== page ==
The function of the electric motor is to convert electrical energy into rotational mechanical energy. The principle phenomena associated with this conversion are the occurrence of a magnetic field surrounding a conductor when current is passed through, and the tendency of magnetic fields to either attract or oppose one another (depending on the polarity). Thus, when a current carrying conductor is placed in an external magnetic field, it experiences a force proportional to both the current in the conductor and to the strength of the external field. The brushed DC, three-pole electric motor consists of two permanent magnets attached to an outer casing, three windings (or poles), a commutator switch, and a shaft and bearings upon which to rotate. A model of a two-pole motor is shown in figure 2. This model displays how the permanent magnets interact with the coils to produce a torque, and therefore rotation, about the shaft. As the shaft rotates, the commutator rotates and interacts with the positive and negative terminals of the voltage supply. The commutator acts as a switch which reverses the direction of current in the windings. As a result, each time Figure 2. Two-pole motor the shaft turns 180 degrees the polarity of one (three-pole motor) or both operation (two-pole motor) of the coils reverse. Two-pole motors are not used for practical purposes due to their tendency to become stuck in certain positions. In other words, positions exist in the two-pole motor in which the torque about the shaft produced by the magnetic interaction is zero (which can cause problems when trying to start the motor). The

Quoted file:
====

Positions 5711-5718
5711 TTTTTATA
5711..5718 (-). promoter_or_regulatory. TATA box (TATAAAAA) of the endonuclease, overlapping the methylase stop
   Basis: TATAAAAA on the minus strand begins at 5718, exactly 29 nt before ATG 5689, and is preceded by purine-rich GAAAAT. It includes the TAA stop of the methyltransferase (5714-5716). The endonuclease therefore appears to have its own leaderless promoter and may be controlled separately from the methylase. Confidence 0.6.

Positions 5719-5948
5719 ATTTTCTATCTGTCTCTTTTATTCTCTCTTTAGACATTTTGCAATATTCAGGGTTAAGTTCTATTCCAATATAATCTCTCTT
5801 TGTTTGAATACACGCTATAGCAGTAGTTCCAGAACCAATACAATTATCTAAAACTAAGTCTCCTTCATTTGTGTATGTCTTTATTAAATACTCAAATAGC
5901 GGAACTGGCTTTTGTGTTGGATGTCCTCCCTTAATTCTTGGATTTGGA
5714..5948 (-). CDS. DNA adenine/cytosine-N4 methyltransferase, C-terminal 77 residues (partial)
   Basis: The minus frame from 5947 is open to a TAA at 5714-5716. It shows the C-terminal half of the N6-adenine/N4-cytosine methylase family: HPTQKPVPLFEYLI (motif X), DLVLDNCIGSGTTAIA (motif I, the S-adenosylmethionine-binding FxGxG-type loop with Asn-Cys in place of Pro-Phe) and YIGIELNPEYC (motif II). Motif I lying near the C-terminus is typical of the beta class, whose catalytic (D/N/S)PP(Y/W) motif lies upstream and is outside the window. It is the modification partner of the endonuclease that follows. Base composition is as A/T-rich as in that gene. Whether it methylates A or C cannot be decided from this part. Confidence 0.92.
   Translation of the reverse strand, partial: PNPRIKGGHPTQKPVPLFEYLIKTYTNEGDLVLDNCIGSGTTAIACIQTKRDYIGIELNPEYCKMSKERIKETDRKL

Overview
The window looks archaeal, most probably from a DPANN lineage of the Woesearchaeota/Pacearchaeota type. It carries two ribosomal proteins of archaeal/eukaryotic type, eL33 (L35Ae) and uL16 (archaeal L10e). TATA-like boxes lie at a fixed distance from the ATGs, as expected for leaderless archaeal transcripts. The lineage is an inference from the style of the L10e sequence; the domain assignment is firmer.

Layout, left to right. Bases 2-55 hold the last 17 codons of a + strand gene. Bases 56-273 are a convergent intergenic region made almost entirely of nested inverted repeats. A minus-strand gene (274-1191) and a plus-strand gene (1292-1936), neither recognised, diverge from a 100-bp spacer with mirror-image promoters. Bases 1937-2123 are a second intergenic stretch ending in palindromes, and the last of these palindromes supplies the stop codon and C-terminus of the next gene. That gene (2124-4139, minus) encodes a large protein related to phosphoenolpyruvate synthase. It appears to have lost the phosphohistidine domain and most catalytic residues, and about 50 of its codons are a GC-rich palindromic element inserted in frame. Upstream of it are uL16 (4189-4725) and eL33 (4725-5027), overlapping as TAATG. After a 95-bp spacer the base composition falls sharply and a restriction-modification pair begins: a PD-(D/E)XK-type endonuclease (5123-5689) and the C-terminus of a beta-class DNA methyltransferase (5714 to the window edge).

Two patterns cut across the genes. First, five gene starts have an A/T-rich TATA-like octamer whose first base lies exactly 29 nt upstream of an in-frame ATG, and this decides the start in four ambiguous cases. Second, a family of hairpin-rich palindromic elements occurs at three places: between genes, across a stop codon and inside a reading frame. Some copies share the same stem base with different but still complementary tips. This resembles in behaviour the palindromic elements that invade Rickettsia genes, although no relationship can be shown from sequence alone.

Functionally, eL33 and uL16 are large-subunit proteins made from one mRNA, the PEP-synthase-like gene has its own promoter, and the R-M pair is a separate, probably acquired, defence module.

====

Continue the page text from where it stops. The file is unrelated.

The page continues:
three-pole motor prevents this problem by keeping at least two of the three coils in a position to produce torque at all times.